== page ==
Rules of Conduct: A Curious Milgram Experiment

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Robert Maurer
@robertmaurer
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wikipedia.org

About 30 years ago the students of the well-known professor and psychologo Stanley Milgram, ventured into the New York subway to implement a very special experiment.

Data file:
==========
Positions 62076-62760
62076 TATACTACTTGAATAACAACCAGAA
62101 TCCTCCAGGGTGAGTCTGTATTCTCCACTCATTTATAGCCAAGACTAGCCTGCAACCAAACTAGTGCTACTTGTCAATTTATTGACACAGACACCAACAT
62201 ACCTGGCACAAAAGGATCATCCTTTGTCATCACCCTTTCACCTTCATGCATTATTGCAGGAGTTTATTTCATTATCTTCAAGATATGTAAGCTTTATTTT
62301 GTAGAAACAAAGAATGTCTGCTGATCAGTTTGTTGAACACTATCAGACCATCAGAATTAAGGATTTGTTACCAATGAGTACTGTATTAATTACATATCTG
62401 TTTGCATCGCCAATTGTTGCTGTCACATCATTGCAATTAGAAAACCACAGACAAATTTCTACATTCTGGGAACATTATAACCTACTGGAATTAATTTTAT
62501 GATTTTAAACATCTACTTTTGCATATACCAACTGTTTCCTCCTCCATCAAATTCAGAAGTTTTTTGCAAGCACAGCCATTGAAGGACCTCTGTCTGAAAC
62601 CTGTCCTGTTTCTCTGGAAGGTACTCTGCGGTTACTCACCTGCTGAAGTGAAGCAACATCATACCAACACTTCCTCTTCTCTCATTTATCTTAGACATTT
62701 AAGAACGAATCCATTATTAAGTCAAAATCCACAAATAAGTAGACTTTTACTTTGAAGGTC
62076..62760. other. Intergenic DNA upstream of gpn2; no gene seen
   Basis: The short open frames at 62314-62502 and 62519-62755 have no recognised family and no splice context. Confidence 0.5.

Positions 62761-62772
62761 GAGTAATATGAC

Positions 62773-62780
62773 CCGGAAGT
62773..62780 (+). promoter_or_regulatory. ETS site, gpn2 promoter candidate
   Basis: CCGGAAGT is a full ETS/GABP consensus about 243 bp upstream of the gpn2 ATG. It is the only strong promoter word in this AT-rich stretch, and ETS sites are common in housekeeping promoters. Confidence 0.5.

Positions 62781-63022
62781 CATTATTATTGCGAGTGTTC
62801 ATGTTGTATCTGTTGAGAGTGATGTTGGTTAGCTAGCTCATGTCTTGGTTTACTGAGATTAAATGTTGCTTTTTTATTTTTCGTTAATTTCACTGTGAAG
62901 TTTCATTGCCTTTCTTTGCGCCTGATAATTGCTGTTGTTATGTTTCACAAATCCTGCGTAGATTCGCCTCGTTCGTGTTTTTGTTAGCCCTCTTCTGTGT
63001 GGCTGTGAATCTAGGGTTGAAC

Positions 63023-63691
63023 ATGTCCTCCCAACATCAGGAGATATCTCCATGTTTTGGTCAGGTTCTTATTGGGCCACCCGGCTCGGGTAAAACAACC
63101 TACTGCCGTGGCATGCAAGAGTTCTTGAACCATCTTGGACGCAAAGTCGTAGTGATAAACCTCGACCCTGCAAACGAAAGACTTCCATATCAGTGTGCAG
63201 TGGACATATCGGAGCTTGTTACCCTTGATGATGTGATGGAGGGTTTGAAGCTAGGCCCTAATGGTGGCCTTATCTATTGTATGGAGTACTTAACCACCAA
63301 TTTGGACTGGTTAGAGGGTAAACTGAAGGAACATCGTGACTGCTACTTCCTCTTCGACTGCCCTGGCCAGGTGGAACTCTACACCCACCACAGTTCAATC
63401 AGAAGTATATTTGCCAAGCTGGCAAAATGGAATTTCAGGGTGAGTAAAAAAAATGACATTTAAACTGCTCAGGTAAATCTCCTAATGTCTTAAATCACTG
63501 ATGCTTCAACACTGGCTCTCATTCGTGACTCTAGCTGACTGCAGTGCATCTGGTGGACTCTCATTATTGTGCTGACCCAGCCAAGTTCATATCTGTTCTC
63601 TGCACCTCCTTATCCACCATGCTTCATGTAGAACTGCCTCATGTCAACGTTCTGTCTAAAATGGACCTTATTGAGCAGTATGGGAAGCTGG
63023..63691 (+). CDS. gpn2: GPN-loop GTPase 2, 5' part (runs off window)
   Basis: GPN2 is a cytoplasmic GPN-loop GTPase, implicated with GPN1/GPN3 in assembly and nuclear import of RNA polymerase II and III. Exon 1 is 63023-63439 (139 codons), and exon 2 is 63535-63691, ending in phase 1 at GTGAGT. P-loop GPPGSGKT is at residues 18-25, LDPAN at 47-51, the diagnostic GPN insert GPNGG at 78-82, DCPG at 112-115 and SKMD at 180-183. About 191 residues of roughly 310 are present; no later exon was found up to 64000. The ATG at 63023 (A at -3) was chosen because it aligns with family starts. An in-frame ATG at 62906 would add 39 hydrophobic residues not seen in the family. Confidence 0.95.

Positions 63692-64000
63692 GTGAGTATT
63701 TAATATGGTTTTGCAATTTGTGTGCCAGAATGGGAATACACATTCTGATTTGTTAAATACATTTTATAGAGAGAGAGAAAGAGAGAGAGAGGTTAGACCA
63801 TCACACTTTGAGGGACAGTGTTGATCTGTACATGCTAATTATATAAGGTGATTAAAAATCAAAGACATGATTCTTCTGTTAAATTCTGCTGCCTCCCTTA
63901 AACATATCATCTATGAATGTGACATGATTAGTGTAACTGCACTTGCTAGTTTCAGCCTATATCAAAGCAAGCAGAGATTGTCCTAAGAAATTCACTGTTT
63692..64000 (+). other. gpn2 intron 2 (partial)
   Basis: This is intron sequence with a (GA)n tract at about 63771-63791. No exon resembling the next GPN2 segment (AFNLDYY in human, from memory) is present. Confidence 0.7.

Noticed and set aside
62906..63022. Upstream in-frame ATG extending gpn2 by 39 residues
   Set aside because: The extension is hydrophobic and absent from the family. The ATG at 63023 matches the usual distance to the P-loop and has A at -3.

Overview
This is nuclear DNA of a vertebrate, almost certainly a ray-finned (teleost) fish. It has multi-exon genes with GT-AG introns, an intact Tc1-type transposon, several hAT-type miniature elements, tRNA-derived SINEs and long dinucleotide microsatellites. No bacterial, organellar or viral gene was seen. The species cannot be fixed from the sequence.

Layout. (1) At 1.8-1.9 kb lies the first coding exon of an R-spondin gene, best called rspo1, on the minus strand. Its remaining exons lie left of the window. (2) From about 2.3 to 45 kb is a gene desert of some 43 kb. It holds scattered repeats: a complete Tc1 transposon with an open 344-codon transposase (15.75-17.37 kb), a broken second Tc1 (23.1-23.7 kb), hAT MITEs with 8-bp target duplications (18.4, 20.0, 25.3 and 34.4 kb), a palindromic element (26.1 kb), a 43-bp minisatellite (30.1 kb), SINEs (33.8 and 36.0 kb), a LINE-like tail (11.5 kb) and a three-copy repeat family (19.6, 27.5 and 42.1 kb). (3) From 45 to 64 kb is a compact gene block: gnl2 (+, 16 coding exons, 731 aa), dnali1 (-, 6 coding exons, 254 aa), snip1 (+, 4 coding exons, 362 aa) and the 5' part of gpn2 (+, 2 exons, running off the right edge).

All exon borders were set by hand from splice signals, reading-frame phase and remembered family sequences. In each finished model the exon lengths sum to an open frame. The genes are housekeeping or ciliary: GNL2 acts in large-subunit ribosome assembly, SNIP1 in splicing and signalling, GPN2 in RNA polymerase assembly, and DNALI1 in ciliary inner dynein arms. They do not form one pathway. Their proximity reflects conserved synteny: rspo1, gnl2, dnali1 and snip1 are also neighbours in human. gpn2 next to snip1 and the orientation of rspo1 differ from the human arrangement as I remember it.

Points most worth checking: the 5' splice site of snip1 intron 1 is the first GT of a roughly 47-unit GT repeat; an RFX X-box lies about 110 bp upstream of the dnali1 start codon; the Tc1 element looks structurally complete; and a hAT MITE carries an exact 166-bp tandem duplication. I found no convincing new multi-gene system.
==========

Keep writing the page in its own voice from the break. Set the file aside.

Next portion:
The goal was apparently very simple, they had to ask passengers sitting in the subway to give up their seats. This over and over again until the 20 tests are completed. Why? Milgram was interested in exploring the implicit rules of conduct on the subway, where the first-come-in is supposed to own the seat. Many of the rules and norms that help maintain order in our society manifest themselves implicitly, and we often don't even realize they exist until someone breaks them. But… how would a person react when one of these implicit norms is violated? Would he give his place to people who asked for it? The results were unimaginable: 68% of people gave their seats to the young man who asked for it even if some passengers let themselves go to some nasty comments. However, the even more puzzling results were those obtained by Milgram's students. Initially it was stipulated that each volunteer had to complete 20 tests, but the students returned to Milgram after completing only 14 of these and complained that the task was embarrassing and paralyzing. Then Milgram found that the task he had imposed on his students came to be traumatic for some while for others it was just plain difficult to complete. Thirty years later, the people who took part in this experiment still remembered this experience very vividly. Milgram himself completed the number of tests necessary for the study, but his surprise was even greater since when he found himself in front of the person he had to ask for the position he himself felt paralyzed with fear and embarrassment. The next semester Milgram repeated the experiment, but on this occasion with 10 students, who were asked to do 14 tests. However, he introduced a small variation: the students went in pairs, since having a companion as an emotional support facilitated the difficult task of asking a passenger to relinquish his seat. At the same time, the second person acted as an observer, recording what was happening. The question to ask also changed. In the first experiment the question was very simple and direct: "Excuse me, could you give me your place?" while that in the second experiment the question was less direct and was asked primarily to the companion (who for the passengers of the metro was a complete stranger): "Do you think it would be appropriate if I ask someone to give me his seat?" Faced with the false confusion shown by the respondent, the student had to ask the same question to the seated person. The result? Only 42% of people gave up their jobs. However, Milgram was not satisfied and continued with the experimental variations, in this case the student carried a book in his hands and walked to the person asking: “Excuse me, could you give me your seat so that I can read? I cannot read while standing ”. In this case, 38% of the people gave up their jobs. Another variation consisted in showing up with a sheet of paper in which the fateful request was reported. In this case the place was given up by 50% of the respondents. Many of the students attributed the passengers' willingness to their obvious embarrassment. Some claimed to be so pale that people were persuaded to give up their jobs because they considered them sick. However, even if the experiment centered on analyzing how we react to implicit norms, the very idea of ​​violating them causes us strong emotional reactions. But I would like to point out another interesting element: the positive response rate was lower when the young people asked for the place to read, why? From my perspective I believe that the fact of not offering reasons as to why the position was asked could suggest that we were in a situation of real need. After all, who would dare to violate social etiquette if they weren't really driven by a compelling necessity? However, when young people said they wanted the place to read their motives, they left no doubt, and perhaps for this reason, most people assumed that students could postpone their wish to another time.



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